Obtain the Property Report required by Federal Law and read it before signing anything. No Federal agency has judged the merits or value, if any, of these properties. The features and amenities described and depicted herein are based upon current development plans, which are subject to change without notice. This is not an offer to sell or solicitation of offers to buy real estate in any jurisdiction where registration or advance qualification is required but not completed. © Brunswick Forest Realty, LLC Licensed NC Real Estate Brokerage Firm

Summer 2017

107


R e a l

Es t a t e

P r o f i l e s

Logan Homes BY D e n i c e P a t t e r s o n

After three decades of building luxurious homes in coastal North Carolina, Logan Homes has expanded to Beaufort and Bluffton, S.C.

S

ince 1986 Logan Homes has been building quality homes in the

Wilmington and Brunswick County areas. D Logan started his company after working for years as a carpenter’s apprentice on homes in Wrightsville Beach and Figure Eight Island. After learning the craft of fine homebuilding,

Logan offers 15 in-house design collections that encompass numerous floor plans.

Clients can make design selections at the Logan Design Studio in Belville.

he knew he wanted to provide luxury and quality not only to individual homes, but also to entire developments. Thirty-one years later, Logan and his team are still hard at work improving and growing Logan Homes. They have built a solid reputation as a preferred builder in developments such as Brunswick Forest, Compass Pointe, Helms Port, Landfall, Palmetto Creek, River Landing, St. James Plantation, Waterford and Winding River. With 15 in-house home-design collections that encompass numerous floor plans, Logan Homes has a home design for just about anyone. They also will build on your private home site. Logan Homes’ newest venture is its expansion into coastal South Carolina. The company is building homes on popular Dataw Island (near Beaufort), which Travel & Leisure magazine named one of the Top 100 Golf Communities in America. Additionally, Logan Homes is building dream homes in Hampton Lake and Hampton Hall, master planned communities near Bluffton. In order to meet the needs of their South Carolina clients, the company is proud to announce that they are currently working on a second design studio near Bluffton, slated to open in the coming months. Regardless of location, personalization is a key component of a Logan Homes build.

108

South Brunswick Magazine

Located in the Leland area of Brunswick County, the Logan Design Studio is a

For most people, the Logan experience doesn’t end with the move-in. “Once a client

homebuilder’s playground. The

builds with Logan Homes, they become part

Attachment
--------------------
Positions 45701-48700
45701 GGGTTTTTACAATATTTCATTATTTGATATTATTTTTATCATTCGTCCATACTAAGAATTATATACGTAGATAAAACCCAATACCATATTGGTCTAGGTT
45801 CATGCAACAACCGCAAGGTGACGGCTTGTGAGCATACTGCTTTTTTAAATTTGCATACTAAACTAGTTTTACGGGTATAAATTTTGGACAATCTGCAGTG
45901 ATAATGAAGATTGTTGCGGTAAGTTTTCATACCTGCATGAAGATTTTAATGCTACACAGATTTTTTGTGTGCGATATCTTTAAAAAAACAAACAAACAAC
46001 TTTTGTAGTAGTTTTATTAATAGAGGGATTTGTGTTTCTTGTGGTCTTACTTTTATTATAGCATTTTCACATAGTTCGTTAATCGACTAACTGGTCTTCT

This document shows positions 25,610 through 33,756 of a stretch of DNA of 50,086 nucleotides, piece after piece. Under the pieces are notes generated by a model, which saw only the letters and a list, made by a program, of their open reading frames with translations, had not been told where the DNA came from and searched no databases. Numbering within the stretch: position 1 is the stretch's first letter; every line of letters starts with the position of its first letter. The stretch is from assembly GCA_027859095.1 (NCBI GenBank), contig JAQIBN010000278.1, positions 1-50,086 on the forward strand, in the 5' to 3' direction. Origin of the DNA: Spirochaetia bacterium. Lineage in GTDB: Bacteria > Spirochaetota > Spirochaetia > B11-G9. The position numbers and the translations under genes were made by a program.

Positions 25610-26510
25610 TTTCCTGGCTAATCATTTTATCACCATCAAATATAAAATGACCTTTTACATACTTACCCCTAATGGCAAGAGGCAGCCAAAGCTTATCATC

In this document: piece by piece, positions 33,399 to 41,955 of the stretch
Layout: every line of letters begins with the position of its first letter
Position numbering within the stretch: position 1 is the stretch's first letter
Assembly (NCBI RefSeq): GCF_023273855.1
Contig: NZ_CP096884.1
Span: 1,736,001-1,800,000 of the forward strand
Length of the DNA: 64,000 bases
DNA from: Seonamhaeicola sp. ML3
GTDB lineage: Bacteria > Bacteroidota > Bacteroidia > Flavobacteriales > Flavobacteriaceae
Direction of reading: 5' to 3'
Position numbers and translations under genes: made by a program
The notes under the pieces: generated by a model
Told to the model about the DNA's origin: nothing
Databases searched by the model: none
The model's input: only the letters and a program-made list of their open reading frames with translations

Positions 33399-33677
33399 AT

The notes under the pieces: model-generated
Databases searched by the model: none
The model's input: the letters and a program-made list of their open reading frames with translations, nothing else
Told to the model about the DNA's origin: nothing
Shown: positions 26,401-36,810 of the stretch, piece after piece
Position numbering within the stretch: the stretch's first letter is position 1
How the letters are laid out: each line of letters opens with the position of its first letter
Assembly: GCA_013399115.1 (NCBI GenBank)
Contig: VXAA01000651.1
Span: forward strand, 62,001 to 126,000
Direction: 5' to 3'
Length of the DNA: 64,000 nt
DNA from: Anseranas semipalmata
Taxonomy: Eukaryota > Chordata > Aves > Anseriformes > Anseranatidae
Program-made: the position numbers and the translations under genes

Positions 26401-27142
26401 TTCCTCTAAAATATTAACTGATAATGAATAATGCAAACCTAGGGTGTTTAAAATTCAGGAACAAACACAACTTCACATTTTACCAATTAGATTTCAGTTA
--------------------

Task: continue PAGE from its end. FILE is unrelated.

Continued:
10,000-square-foot complex, along with a

of the family,” Logan says.

beautiful outdoor studio, is staffed by

For the past three decades, thousands of

experienced designers, ready to assist those

homeowners have enjoyed the luxury of

who are embarking on a dream home-

owning a Logan home and are happy to

building experience.

share their experiences of building with

A buyer, under the guidance of these

Logan Homes. To read what customers have

design specialists, can see and touch the

to say about building with Logan Homes,

materials that will be used to build their

check the website for customer reviews and

new home, from cabinets and countertops

homeowner testimonials.

to outdoor grills and pergolas. For those who prefer the full-scale approach, Logan Homes has dozens of model homes that showcase the thousands of options that Logan Homes offers, all ready for visitors at a moment’s notice. Whether you’re living locally or out of state during the process, everyone at Logan Homes works together to ensure a smooth homebuilding experience. “We use cutting-edge technologies and streamlined processes that make building their dream home as easy as 1, 2, 3,” says Logan. “We are more than a group of dedicated building professionals, we are a family.”

Logan Homes (800) 761-4707 LoganHomes.com


Summer 2017

109


SNIPPETS

A Flight of Passage at Cape Fear Regional Jetport On June 10 at Cape Fear Regional Jetport nearly two dozen children and teens got to experience what it would be like to be a pilot. In an event known as A Flight of Passage, 23 children ages 8 to 17 were taken into the sky by five planes with Experimental Aircraft Association’s Chapter 939 of Oak Island. The Young Eagles program sponsored the event, allowing aspiring pilots to experience the beauty of the area and an opportunity to learn all about flying. The pilots explained what happens during the flights, discussed the airplane, shared an aeronautical chart and performed a pre-flight walk around the aircraft. Each ride lasted 15 to 20 minutes and at the end the children received a Young Eagles logbook. PHOTOGRAPHY: BARBARA SAMMONS

110

South Brunswick Magazine


SNIPPETS

Grand Opening for New Clubhouse at Lockwood Folly Lockwood Folly Country Club in Holden Beach celebrated the grand opening of its two-story clubhouse on Friday, May 12. The celebration included lunch in the new second-story ballroom overlooking the Intracoastal Waterway. Following the ribbon-cutting ceremony, Lockwood Folly offered a complimentary round of golf to those who wanted to celebrate in true golfer style. The clubhouse, which was under construction for two years, includes a restaurant, ballroom, bar, gym, library and pro shop. The porch swings and hammocks along the beautiful waterway are sure to take your worries away.

Summer 2017

111